Despite stepped-up enforcement action by the U.S. Federal Communications Commission (FCC), violators of the Commission’s rules against robocalls seem to be getting off too easily.
That’s a summary of the findings published in late March in the Wall Street Journal. According to the Journal’s report, the FCC has issued Forfeiture Orders authorizing civil penalties totaling $1.5 billion for robocalls or violations of National Do Not Call Registry-related regulations since 2004. However, only about $121 million (about 8% of the amount levied) has actually been collected in legal actions initiated by the U.S. Federal Trade Commission (FTC), which is authorized to collect such fines.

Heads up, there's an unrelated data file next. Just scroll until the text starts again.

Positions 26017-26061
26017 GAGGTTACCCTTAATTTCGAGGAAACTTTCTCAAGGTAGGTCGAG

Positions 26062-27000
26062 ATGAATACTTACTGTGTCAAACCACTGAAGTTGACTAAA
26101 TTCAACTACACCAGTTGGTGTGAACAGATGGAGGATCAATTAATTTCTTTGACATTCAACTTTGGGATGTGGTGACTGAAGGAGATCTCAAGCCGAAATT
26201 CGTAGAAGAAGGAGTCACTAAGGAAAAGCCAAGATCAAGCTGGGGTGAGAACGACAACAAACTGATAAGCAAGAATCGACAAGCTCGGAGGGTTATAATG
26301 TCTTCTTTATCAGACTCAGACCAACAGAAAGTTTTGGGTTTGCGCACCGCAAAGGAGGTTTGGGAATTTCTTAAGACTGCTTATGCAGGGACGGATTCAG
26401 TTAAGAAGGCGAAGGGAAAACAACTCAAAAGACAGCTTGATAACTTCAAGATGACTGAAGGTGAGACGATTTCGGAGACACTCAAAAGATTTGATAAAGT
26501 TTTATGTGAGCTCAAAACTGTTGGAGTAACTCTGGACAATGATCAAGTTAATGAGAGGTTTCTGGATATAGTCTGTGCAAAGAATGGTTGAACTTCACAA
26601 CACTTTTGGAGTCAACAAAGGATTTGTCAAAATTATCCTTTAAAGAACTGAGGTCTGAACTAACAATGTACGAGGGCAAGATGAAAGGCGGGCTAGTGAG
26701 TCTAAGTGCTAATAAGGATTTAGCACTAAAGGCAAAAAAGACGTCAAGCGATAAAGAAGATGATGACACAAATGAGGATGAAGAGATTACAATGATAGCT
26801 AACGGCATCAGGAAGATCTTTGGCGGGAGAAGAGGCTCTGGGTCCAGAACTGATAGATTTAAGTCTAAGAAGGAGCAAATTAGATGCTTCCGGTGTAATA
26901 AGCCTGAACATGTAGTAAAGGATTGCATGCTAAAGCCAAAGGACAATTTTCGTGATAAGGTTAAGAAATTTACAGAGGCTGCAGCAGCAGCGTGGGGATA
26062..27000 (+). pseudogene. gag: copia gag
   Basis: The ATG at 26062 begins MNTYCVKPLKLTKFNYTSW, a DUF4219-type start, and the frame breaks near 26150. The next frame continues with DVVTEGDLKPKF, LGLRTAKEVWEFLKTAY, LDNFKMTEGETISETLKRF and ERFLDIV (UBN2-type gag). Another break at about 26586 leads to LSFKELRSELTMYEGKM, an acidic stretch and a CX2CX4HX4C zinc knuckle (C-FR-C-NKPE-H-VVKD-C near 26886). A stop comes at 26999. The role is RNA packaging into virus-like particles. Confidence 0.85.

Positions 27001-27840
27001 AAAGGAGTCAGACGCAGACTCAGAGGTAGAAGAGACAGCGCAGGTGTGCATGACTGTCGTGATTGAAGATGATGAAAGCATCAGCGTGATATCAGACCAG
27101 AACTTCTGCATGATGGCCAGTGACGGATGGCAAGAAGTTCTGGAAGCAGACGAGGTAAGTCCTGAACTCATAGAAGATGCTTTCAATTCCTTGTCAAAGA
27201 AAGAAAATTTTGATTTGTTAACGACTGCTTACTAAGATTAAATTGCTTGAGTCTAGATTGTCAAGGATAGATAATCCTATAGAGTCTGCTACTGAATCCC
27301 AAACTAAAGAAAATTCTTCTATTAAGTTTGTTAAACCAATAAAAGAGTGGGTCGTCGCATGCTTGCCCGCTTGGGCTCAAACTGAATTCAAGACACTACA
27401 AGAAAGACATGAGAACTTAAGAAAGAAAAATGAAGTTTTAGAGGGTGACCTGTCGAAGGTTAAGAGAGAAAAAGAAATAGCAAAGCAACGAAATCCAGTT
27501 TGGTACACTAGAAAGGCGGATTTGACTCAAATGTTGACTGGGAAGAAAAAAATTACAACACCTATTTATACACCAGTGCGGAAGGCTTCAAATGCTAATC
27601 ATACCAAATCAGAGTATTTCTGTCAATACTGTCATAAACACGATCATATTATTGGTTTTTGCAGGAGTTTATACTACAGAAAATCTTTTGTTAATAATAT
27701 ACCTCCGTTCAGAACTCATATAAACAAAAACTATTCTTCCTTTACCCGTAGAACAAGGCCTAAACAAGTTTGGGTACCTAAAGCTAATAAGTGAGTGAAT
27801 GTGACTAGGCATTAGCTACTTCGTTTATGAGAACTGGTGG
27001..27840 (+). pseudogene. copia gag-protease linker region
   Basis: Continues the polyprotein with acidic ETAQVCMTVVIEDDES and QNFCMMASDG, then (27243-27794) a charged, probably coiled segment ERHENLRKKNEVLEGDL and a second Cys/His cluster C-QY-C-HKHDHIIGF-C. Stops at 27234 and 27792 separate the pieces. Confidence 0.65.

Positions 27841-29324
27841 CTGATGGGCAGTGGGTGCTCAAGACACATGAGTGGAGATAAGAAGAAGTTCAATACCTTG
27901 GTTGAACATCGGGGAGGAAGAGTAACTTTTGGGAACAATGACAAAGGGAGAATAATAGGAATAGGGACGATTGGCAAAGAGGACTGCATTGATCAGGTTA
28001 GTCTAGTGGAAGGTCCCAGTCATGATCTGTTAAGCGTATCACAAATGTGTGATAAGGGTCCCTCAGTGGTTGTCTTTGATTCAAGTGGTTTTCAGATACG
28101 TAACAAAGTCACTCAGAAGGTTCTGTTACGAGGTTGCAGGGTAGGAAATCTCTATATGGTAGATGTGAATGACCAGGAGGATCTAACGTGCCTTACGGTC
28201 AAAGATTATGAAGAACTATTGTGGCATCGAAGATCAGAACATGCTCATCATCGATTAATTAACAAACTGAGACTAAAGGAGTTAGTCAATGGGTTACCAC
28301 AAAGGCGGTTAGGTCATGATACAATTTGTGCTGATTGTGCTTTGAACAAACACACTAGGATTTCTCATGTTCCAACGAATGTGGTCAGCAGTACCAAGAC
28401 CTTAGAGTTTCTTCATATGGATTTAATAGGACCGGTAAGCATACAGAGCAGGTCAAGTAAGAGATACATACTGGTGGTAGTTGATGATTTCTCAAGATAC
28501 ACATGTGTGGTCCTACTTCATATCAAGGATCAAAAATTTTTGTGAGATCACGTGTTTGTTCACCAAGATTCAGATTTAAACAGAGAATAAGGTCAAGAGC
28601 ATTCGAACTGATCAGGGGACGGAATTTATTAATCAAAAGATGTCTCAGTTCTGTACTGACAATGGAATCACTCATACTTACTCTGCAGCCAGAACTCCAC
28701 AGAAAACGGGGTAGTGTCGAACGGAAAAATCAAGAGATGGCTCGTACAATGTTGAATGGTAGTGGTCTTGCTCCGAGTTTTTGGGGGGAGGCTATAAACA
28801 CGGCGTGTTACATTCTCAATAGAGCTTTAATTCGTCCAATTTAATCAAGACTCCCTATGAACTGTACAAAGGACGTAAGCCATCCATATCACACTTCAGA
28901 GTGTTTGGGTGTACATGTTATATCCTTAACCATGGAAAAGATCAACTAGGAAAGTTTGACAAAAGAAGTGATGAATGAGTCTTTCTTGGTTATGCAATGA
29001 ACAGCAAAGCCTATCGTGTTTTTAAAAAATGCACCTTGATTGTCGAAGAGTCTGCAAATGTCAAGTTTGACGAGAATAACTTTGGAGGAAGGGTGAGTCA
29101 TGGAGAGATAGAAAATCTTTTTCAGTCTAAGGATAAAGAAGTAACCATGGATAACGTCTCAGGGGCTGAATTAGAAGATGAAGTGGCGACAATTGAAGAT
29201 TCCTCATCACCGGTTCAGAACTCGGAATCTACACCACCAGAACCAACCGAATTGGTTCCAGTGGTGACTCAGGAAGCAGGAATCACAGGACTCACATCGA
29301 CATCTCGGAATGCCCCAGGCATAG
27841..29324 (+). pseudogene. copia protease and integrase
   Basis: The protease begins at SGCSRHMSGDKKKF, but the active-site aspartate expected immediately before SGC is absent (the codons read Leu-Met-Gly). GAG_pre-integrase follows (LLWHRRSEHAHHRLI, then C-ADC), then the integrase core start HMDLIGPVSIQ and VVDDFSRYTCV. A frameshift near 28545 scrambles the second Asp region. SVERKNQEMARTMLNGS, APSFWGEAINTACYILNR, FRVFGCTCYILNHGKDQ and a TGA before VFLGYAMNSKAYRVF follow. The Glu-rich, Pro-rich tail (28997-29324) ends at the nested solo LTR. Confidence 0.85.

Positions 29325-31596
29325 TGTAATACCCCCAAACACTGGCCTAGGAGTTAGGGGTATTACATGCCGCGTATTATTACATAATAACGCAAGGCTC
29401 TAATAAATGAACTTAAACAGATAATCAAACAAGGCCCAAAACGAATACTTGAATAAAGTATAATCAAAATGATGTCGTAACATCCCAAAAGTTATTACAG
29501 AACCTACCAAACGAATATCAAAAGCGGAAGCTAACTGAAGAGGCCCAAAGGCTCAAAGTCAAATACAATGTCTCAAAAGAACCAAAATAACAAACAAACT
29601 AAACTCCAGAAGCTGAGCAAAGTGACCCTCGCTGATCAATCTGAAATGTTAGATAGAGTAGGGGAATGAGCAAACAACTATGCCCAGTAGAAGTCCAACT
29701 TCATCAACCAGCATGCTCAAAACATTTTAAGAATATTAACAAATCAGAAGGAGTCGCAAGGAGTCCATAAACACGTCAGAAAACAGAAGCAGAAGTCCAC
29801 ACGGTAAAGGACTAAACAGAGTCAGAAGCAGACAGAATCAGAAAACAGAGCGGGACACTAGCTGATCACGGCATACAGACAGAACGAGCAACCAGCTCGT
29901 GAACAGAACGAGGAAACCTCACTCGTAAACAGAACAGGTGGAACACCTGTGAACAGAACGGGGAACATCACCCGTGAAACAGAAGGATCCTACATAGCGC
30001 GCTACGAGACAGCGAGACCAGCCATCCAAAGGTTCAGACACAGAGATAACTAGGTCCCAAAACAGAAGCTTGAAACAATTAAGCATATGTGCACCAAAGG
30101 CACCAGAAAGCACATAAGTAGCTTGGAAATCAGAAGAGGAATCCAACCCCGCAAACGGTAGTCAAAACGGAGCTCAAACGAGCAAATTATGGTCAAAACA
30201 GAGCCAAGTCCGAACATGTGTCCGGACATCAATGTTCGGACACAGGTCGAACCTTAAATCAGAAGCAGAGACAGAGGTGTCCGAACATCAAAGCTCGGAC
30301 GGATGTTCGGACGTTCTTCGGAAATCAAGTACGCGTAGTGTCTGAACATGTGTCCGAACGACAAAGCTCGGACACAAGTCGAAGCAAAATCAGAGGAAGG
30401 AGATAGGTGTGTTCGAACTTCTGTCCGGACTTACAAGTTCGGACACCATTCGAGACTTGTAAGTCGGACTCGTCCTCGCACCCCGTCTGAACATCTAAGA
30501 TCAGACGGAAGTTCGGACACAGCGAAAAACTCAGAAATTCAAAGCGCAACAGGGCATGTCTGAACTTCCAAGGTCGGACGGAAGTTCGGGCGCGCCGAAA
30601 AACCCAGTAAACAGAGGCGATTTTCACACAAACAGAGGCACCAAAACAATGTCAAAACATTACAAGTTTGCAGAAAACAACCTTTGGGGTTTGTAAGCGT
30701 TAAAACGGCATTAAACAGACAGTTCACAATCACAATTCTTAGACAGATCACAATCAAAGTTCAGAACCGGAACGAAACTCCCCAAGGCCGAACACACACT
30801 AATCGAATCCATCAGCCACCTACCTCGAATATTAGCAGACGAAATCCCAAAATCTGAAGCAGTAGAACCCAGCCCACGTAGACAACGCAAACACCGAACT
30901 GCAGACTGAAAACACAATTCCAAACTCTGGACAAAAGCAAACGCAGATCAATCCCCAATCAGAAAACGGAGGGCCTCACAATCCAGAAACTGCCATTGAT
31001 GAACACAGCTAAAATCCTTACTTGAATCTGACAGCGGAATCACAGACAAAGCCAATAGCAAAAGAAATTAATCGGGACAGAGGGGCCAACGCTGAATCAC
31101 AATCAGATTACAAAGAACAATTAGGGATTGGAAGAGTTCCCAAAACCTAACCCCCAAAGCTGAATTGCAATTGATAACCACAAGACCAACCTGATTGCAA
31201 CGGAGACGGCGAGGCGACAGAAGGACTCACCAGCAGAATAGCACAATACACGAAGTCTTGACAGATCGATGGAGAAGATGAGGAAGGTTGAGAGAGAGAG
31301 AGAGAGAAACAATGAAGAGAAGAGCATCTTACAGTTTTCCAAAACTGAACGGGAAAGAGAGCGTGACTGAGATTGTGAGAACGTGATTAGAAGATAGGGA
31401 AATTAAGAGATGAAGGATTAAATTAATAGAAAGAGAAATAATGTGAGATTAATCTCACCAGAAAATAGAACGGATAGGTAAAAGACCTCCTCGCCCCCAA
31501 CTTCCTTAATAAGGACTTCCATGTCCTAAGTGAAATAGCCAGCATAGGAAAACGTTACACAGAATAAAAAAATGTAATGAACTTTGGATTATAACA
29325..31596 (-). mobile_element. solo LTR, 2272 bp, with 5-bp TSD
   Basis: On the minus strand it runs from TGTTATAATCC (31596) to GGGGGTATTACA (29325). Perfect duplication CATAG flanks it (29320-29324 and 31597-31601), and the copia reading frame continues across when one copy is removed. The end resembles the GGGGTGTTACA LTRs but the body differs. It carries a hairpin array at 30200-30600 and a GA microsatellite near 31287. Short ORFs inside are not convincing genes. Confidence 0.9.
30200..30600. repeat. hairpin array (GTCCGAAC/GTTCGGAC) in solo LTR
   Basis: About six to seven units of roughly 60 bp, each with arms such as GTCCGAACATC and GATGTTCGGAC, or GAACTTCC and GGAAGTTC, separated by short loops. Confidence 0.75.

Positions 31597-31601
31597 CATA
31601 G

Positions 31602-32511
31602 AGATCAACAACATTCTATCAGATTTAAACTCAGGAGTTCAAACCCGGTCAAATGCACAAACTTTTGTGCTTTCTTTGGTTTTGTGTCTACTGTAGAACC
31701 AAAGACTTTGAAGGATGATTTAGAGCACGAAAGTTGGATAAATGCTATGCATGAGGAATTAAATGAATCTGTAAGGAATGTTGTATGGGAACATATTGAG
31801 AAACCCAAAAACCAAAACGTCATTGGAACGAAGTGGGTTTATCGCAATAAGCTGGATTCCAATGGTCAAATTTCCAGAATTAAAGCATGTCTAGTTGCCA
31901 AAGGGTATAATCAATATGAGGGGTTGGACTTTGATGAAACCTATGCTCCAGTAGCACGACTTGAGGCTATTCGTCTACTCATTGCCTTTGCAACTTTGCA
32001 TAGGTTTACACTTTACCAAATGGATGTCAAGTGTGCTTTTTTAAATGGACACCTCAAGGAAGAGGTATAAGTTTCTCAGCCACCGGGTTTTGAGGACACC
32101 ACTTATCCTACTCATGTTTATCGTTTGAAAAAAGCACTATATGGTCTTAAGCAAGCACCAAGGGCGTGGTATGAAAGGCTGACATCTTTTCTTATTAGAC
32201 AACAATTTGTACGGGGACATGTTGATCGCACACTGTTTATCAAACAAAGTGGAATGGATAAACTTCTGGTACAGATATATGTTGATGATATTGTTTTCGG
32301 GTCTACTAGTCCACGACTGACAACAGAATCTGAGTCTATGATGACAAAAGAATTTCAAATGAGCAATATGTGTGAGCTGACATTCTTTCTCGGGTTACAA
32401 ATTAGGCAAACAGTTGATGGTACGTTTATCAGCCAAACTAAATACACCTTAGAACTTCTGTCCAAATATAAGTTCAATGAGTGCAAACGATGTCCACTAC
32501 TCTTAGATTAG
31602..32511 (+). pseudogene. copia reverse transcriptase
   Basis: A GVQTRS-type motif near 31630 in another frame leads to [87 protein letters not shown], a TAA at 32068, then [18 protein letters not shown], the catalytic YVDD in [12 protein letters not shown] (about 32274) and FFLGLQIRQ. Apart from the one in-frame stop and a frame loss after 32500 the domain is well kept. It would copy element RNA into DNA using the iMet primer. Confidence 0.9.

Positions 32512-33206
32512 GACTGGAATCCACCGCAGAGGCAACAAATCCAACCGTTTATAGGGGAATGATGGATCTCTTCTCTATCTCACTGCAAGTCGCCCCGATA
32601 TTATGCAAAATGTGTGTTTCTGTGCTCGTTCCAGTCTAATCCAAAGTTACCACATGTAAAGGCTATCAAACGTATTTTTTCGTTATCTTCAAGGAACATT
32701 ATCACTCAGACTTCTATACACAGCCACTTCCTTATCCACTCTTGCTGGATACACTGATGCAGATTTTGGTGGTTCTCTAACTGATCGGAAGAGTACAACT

According to the Journal’s report, the FCC and the FTC claim that the challenges to collecting a greater percentage of the amount levied under Forfeiture Orders is due in part to the number of small, illegal operations that can quickly close or change identity once threatened by an enforcement action. Other challenges include operators based outside of the U.S., where the seizure of assets is problematic.